The legislation approved by the governor last week was the only gun safety measure that passed the politically divided General Assembly, drawing broad support as a small step to encourage gun safety without imposing any new rules on gun owners.

“This bill is not about requiring people to do anything,” Del. Alfonso Lopez, D-Arlington, the bill’s sponsor, said at a committee hearing earlier this year. “It’s not about banning anything. It’s not taking anything away. This bill simply gives a tax credit to try and incentivize something that many law-abiding gun owners already do.”

[Read more: Most gun storage bills appear doomed in Virginia General Assembly]

The nonrefundable credit can be claimed on state tax returns starting in the 2024 tax season. It can only be applied to eligible equipment purchases from federally licensed firearm dealers. The credit cannot be applied to the costs of purchasing a firearm itself.

In a rare show of cross-factional unity on gun policy, the legislation was backed by both the National Rifle Association and gun control groups like Giffords, Brady, and Everytown for Gun Safety.

The total amount of tax credits allowable under the new law is capped at $5 million per year. According to the legislation, the credit will be granted on a “first-come, first-served basis.”


by Graham Moomaw, Virginia Mercury

Virginia Mercury is part of States Newsroom, a network of news bureaus supported by grants and a coalition of donors as a 501c(3) public charity. Virginia Mercury maintains editorial independence. Contact Editor Sarah Vogelsong for questions: Follow Virginia Mercury on Facebook and Twitter.

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Youngkin administration now requires felons to apply to get their voting rights back



In a shift from Virginia’s last three governors, Gov. Glenn Youngkin’s administration is requiring people with felony convictions to proactively apply to regain their voting rights upon release from prison and is not automatically restoring rights for any group of offenders.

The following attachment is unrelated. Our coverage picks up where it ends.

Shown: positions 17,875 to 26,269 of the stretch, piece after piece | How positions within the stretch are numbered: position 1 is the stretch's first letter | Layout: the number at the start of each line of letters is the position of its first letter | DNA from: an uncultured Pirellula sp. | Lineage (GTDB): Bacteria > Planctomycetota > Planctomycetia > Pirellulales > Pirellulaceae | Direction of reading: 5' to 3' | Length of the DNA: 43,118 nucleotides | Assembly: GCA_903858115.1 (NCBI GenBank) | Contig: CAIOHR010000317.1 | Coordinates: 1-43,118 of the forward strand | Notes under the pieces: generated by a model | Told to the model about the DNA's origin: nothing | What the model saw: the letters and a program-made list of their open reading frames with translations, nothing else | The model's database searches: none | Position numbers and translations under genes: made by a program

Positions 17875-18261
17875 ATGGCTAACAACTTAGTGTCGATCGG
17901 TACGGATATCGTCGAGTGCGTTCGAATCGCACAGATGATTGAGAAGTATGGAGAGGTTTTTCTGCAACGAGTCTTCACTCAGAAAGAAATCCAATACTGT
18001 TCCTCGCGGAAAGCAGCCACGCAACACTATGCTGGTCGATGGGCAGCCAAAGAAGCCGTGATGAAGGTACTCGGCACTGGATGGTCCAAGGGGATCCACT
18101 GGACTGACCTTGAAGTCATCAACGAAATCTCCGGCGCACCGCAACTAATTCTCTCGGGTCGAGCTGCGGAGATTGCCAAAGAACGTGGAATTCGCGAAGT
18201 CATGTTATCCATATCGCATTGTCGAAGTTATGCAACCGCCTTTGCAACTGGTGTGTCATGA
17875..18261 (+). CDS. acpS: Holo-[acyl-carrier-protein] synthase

In a letter sent to a Democratic state senator this week in response to questions about an apparent slowdown in the pace of rights restoration grants after Youngkin took office, Secretary of the Commonwealth Kay Coles James said the administration’s policy is to give former inmates an application upon release that explains how they can ask for their civil rights back.

“Our website was updated to include that application are considered individually and not granted on an automatic basis,” Coles James, whose office oversees rights restoration, wrote Wednesday to Sen. Lionell Spruill, D-Chesapeake, who chairs the Senate Privileges and Elections Committee.

The Virginia Constitution gives governors broad authority to set their own policies in granting or rejecting rights restoration requests. On Thursday, the Youngkin administration would not elaborate on the governor’s specific criteria to make those decisions.

Spruill promised to “fight back against the rollback of these rights.”

“Once you have served your time, your rights should be restored for non-violent felons. Period,” Spruill said in a written statement. “I will fight against this secret process and secret set of rules that the governor is using to decide who can be denied the right to vote.”

The American Civil Liberties Union of Virginia, which supports a less strict rights restoration system, said the Youngkin administration “appears content to leave Virginians in the dark.”

“The Youngkin administration’s failure to disclose the criteria by which it will review incarcerated people’s applications for the restoration of their voting rights is hugely concerning,” said ACLU of Virginia Policy Director Ashna Khanna.

Virginia is one of just a few states with a constitutional rule that automatically disenfranchises people with felony convictions unless a governor chooses to restore their rights.